When Ben Affleck wanted to design a personalized charm necklace for Jennifer Lopez this summer, he turned to Foundationthe famous fine jewelry line founded by Brownsville native Beth Bugdaycay and her husband, Murat, in 2015. A cult favorite of notables like Lopez, Gwyneth Paltrow, Doua Lipa, and Vice President Kamala Harris, Foundrae presents what she calls “modern heirlooms,” designed to encourage all who wear them to step into their power. The collection’s earrings, rings, bracelets, necklaces and medallions are in solid eighteen carat gold and can be adorned with a wide range of precious stones, Tahitian pearls or champlevÃ© enamel. With an emphasis on quality craftsmanship, the gold is hand-cast, the enamel is hand-painted, the glass is blown and hand-carved in Turkey, and special details are hand-etched. internally. We recently caught up with Bugdaycay, 49, who was co-founder and former CEO of fashion line Rebecca Taylor before launching Foundrae and becoming its creative director. She talked about everything from symbolism to self-expression and life during the pandemic.
Texas Monthly: You grew up on the border in Brownsville before moving to New York and working in the fashion industry with designers like Cynthia Rowley and Rebecca Taylor. How has this Texan upbringing shaped you as a jewelry designer?
Beth Bugdaycay: Everyone I knew was very sentimental about their jewelry: religious tokens, keepsakes from old grandmothers, heirloom medallions. My sister and I carried matching pressed coins that bore the Lord’s Prayer. I grew up with the feeling that jewelry always had an important personal meaning for the wearer.
TM: Can you share a memory from your childhood in Texas that connects you to your work today?
BB: My dad worked in Matamoros, Mexico, so we often crossed the border. One of the mainstays of our tours was Salvador, a jewelry store that has been in business for over fifty years. The founder was a jeweler who created most of the pieces himself, and when he passed away his daughter continued to run the shop. Many of the pieces I bought ânewâ when I was a teenager in the 80s were vintage â but never worn â designs from the 50s and 60s â which were still part of Salvador’s inventory. It was more than a jewelry store; it was a family business and very personal. That’s where my sister and I got our ears pierced.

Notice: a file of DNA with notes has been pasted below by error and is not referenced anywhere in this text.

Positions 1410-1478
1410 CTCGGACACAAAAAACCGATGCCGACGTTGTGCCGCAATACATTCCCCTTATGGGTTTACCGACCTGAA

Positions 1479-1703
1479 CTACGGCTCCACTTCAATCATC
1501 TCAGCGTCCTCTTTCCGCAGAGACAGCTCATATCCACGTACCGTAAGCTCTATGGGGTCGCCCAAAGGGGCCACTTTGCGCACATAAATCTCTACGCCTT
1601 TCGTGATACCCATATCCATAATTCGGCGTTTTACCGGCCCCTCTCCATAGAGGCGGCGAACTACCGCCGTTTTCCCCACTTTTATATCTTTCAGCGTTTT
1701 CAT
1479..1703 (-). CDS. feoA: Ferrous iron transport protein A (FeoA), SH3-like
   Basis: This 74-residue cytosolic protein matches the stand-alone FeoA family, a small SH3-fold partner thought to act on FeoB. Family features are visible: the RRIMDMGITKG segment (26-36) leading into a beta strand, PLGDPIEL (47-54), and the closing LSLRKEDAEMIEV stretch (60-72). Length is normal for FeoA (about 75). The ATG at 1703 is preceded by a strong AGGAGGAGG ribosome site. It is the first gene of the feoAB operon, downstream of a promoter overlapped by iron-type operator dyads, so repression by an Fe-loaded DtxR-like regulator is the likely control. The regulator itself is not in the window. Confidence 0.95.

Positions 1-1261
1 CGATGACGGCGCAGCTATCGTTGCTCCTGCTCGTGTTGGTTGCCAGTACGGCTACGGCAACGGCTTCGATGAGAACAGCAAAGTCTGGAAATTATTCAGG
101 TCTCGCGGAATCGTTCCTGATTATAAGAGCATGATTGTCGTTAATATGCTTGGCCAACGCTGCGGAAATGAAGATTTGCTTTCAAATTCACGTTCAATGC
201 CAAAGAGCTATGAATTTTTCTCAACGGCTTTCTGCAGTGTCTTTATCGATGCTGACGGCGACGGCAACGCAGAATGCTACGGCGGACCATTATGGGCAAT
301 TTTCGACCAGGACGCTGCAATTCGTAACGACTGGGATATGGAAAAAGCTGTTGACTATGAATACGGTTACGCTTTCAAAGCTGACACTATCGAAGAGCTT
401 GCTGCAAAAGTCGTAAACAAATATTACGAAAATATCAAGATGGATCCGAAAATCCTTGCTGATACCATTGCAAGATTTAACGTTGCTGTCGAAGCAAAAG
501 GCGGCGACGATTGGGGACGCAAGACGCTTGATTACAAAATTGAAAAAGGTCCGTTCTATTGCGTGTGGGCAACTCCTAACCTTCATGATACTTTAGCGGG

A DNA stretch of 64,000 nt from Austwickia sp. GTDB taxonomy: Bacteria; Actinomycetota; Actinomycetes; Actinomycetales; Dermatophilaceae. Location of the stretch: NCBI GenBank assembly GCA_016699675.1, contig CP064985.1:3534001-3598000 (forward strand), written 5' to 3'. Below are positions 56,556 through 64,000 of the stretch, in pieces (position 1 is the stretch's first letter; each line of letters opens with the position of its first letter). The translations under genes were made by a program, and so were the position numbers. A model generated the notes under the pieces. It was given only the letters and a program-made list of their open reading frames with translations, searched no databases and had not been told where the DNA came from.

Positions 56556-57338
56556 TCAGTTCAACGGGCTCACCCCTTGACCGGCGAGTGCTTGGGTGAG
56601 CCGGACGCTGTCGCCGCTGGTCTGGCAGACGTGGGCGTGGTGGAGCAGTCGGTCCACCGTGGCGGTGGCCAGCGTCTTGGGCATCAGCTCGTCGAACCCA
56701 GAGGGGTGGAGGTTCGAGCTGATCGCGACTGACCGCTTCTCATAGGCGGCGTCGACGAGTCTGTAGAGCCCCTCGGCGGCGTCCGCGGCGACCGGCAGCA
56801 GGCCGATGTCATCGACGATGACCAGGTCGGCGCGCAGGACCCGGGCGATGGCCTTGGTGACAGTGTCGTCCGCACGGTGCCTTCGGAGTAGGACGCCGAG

TM: Whether it’s a locket, bracelet or signet ring, your collection is highly symbolic, with symbols of protection, integrity, karma and resilience, to name a few. -ones. Why do you think the symbolism behind Foundrae’s pieces has touched customers so deeply?
BB: My connection to symbolism has always been there. Symbols help convey our innate desire for growth and self-expression; many of the symbols we use date back thousands of years. But I think they particularly resonate right now because it’s a time of transition, which makes people think more. In transition, people are more motivated to find what speaks to them and what fulfills them, to better align with their life purpose.
TM: For many, wearing Foundrae’s modern heirlooms can help people “adapt” to life’s challenges. Can you elaborate?
BB: The symbols serve as reminders that everything you want is already inside of you. Too often we rush through our days, checking off our tasks, and fail to reflect on what is truly important to us. The medallions you choose to represent who you are remind us of our purpose and help inspire our next chapters. I want people to feel connected and empowered, to realize that they are not alone in their desire to live a more meaningful and fulfilling life, but also that they are completely empowered to create this for themselves.
TM: What symbols do you like right now?
BB: For the past year and a half, I’ve been concentrating on symbols in threes. We shared “Mind Body Soul”, a new symbol of wholeness [a medallion depicting three rays of light and three stages of the moon]. It is rich in symbolism and inspiration. The beauty of symbols and images is that their meanings are layered: one image can say what it takes a thousand words to describe. The three stages of the moon represent time, but since lunar energy is considered feminine, it also represents three stages of life: maiden, mother, elder. Traditionally, people say âoldâ instead of âelder,â but unfortunately the old woman has so much negativity associated with her. Instead, I want people to recognize that being called an elder is an honorary title, a title we all aspire to have and respect. It is a privilege to be an alumnus, but also a responsibility as alumni pass on incredibly valuable information and experience to the next generation. The three paths that lead to the three stages of the moon are paths of ascension. I see them as representing âmind, body, soul,â which are aspects of our lives that we need to move forward simultaneously in order to achieve wholeness. All of this can seem really daunting, and then you see the “elder” moon and remember that our mothers’ mothers have all climbed these paths before us, in much more difficult conditions.
TM: You recently collaborated with the famous Italian ceramist Laboratorio Paravicini on a new collection of homeware and tableware. How did it happen?
BB: Costanza Paravicini is the founder, and when she found out that we were planning to visit Positano, a part of Italy we had never seen before, she immediately recommended that we stay at the hotel owned by her sister and brother-in-law, Le Sirenuse. . The trip was steeped in history and natural beauty. It was very humbling and reminded me that the world is so big and how much I have never seen. This feeling of respect translates into new pieces.